An alternate history where Franklin D. Roosevelt loses the 1940 presidential election to heroic aviator and rabid isolationist Charles A. Lindbergh, whose administration embarks on a program of folksy anti-Semitism and threatens to destroy one boy’s small corner of America.
...a historical novel, of a fantastic sort. In the book’s first paragraph, heading off all the true-to-life details, comes the statement that these events took place during the Lindbergh Administration … One of the glories of the book is its counterpoint of large and small, its zooming back and forth, from chapter to chapter, between world events and the reactions to them in the Roth household. On the night of the Republicans’ balloting, Weequahic is loud with radios, as tense Jews sit waiting to find out if a Nazi sympathizer is going to run for President of their country … One thing to notice is that the story is a fable... It’s not a prophecy; it’s a nightmare, and it becomes more nightmarish—and also funnier and more bizarre—as it goes along.
Hitler's allies rule the White House. Anti-Semitic mobs roam the streets. The lower-middle-class Jews of Weequahic, in Newark, N.J., cower in a second-floor apartment, trying to figure out how to use a gun to defend themselves. The novel is sinister, vivid, dreamlike, preposterous and, at the same time, creepily plausible … One of Roth's talents is the ability to spin the decibel dial as he writes dialogue, such that, in The Plot Against America, his little boys emit thin little sounds (which are rendered still more plaintive by shifting into present tense), and the father in his humbleness emits a slightly louder tone, and cousin Alvin a shriekier one. In this fashion, the tones ascend in volume until, at last, Franklin Roosevelt addresses an anti-Lindbergh rally at Madison Square Garden. Roosevelt sonorously declaims, in syllables so majestic that only dashes will suffice, ‘We – choose – freedom!’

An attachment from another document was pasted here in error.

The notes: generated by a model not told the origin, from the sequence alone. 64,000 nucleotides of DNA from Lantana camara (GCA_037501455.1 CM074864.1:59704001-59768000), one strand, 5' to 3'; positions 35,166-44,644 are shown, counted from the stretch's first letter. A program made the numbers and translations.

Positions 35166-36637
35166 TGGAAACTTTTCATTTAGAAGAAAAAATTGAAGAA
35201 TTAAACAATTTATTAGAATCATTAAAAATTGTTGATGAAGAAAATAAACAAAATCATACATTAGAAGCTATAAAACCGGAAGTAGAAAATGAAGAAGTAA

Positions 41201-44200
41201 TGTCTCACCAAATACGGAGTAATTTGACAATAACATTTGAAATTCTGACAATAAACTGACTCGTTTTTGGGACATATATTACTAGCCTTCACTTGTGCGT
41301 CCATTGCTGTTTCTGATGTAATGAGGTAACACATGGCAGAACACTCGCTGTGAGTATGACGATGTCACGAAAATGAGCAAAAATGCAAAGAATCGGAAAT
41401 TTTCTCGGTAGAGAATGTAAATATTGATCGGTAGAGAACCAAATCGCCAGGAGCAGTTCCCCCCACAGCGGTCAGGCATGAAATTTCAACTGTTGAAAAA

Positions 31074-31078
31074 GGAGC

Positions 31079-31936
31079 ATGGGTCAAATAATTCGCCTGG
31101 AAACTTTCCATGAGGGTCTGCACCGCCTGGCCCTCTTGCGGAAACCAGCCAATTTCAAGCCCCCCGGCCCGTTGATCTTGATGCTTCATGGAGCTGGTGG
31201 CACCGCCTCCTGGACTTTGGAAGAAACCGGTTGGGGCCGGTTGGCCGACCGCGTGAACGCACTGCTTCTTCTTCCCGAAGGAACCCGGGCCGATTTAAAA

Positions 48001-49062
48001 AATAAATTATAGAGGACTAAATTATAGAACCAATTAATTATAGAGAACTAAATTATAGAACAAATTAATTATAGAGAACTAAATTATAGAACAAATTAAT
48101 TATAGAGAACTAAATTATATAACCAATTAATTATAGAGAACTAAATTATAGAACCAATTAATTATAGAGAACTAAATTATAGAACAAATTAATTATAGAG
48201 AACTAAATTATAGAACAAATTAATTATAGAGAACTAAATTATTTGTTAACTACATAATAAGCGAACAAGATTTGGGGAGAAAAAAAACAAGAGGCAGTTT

The book’s premise — what happens to the Roth family of Newark, N.J., when Charles Lindbergh defeats Franklin Delano Roosevelt in the 1940 presidential election and America descends into an orgy of anti-Semitism — is an embrace of the catastrophic anxieties Roth once rebelled against. He envisions the kind of America where, like it or not, he is a Jew first. But equally unexpected is the novel’s credibility: By setting it in a wholly imaginary history, Roth has paradoxically managed to write his most believable book in years … The nightmare of the Lindbergh presidency becomes, for Roth the novelist, a way of applying a brutal pressure to his father and mother, an experiment that reveals, in extremis, their true worth. At the moment of greatest crisis, each of them is called upon to act, and each shows the clarity of genuine courage, mobilized by their most deeply held ideals.